So Much for Once a Month

Written By: DonnaKeeley - Jun• 22•14

CautionRambling

Obviously I didn’t make my “once a month” promise. As the great Art Linkletter said (and I love to quote): “Life is what happens when you make other plans.” And boy, is that ever true.

The Kickstarter was a total and complete failure. Didn’t get anywhere near what I needed to publish. Then again, books are boring compared to 3D Printers, game apps, or caged dice; some books make it on Kickstarter, especially if the author has a large group of friends and family. I don’t have that, so my donations were made by four people and added up to $160 (I was trying to get $3000).  After the Kickstarter campaign I tried to get a grant to publish at least one of the two books I have in the pipeline, but that was also a fail.

When you fail you have two choices, you can give up or you can keep going. I choose to keep going. Failure just means that the idea I tried didn’t work and it’s time to try something else.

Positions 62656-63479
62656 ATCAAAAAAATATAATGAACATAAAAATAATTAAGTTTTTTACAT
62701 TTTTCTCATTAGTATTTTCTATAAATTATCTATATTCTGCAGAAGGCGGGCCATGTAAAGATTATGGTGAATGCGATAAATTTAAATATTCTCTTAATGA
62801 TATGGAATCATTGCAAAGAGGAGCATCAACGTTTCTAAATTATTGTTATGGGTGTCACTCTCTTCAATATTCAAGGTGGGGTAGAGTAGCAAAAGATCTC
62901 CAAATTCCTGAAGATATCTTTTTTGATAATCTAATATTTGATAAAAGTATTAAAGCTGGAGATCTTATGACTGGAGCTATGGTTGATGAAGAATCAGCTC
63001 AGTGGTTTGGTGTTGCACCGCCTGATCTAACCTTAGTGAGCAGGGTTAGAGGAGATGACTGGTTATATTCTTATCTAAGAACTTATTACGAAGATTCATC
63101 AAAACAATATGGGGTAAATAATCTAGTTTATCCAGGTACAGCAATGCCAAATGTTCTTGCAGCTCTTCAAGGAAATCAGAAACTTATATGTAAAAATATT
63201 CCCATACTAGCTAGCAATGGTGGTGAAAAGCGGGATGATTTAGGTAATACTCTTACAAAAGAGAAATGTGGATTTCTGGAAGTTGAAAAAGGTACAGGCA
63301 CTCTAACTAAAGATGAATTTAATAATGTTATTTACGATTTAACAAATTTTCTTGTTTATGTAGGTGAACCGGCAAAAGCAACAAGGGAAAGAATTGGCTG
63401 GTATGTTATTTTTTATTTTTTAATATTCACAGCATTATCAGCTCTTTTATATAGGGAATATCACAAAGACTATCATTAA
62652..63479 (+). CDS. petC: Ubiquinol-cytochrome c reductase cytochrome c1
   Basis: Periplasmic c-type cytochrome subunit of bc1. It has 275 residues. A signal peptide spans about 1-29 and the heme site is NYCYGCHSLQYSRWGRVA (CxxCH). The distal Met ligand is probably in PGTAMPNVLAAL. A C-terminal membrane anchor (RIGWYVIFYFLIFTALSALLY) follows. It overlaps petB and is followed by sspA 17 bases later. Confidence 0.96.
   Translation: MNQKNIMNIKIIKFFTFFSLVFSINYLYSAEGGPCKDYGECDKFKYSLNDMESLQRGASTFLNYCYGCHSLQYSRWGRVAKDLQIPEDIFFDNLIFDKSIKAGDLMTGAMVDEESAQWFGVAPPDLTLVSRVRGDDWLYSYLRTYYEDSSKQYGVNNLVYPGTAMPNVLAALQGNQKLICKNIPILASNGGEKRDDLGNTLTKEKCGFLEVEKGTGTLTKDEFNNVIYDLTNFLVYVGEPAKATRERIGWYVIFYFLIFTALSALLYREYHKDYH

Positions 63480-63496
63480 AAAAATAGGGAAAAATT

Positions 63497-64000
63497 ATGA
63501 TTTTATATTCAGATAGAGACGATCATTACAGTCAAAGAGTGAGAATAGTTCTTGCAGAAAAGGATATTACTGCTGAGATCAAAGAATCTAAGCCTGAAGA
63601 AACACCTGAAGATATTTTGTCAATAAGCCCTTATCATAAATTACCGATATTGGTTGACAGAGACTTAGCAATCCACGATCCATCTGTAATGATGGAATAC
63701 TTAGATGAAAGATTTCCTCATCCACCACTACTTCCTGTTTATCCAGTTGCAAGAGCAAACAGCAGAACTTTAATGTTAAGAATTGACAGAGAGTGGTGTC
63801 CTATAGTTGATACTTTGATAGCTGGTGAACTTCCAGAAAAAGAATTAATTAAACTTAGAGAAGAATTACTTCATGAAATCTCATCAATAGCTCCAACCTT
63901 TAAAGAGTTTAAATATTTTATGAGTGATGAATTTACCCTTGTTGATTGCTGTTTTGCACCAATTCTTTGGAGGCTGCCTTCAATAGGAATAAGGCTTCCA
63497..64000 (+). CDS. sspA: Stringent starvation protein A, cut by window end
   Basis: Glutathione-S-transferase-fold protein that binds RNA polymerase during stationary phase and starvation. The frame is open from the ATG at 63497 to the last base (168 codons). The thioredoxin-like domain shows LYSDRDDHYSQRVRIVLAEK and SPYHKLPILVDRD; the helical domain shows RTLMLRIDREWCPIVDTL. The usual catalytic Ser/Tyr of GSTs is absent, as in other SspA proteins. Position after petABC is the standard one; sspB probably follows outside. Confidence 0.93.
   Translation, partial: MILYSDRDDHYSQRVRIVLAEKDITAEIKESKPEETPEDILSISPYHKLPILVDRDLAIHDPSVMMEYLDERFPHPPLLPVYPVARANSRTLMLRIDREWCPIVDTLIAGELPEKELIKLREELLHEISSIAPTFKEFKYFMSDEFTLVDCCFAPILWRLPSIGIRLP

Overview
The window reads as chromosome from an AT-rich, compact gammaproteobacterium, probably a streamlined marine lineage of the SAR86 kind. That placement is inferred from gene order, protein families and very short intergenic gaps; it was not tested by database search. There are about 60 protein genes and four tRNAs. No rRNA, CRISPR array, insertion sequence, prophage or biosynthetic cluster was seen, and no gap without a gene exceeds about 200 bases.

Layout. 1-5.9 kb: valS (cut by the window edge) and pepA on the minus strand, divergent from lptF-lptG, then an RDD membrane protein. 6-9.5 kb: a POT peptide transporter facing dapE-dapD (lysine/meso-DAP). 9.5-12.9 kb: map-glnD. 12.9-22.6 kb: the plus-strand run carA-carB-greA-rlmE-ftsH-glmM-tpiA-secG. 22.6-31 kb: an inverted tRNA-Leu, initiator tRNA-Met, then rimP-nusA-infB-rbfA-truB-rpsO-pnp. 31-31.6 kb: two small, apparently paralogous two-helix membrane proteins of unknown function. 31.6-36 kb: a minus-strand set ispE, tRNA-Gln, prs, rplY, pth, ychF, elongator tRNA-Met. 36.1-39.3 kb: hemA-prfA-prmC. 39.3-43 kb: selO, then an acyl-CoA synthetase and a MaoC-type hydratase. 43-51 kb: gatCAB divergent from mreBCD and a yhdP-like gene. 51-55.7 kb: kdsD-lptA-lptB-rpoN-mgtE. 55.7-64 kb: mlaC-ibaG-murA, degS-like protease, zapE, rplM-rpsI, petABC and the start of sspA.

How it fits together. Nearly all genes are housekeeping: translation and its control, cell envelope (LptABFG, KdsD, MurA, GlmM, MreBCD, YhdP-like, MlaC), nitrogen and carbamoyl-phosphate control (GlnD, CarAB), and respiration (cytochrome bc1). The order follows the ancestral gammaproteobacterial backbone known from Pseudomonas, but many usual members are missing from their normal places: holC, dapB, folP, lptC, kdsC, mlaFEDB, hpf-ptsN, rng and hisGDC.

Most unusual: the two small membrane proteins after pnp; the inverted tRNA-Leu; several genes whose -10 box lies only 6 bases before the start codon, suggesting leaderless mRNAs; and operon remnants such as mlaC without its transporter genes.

Do I get frustrated? Yes.
Do I feel failure? Of course.
Do I think about trying the “normal” route to publishing? Sometimes.
I can handle rejection but the publishing industry doesn’t know what is “good” any more than the independents. Plus I like having control over my product.
Do I consider giving up? Never.

I believe in my books and in the smaller publishing format. I believe that people are looking for stories that aren’t 600 pages long. I believe there is an audience for my writing. I just have to persevere and get more books published, and I admit that by paying for professional editing and formatting I’m putting up my own obstacles compared to those who simply upload to Amazon. However the reason I do that is because I consider myself a professional and I want my readers to have a professional book that stands up to anything sold by Random House or McMillian. It is my respect for the craft of writing a book that I’m willing to “pay to play”.

Stay tuned because I promise I’m formulating a snarky response to the Salon article that chastises “adults” for reading YA fiction.

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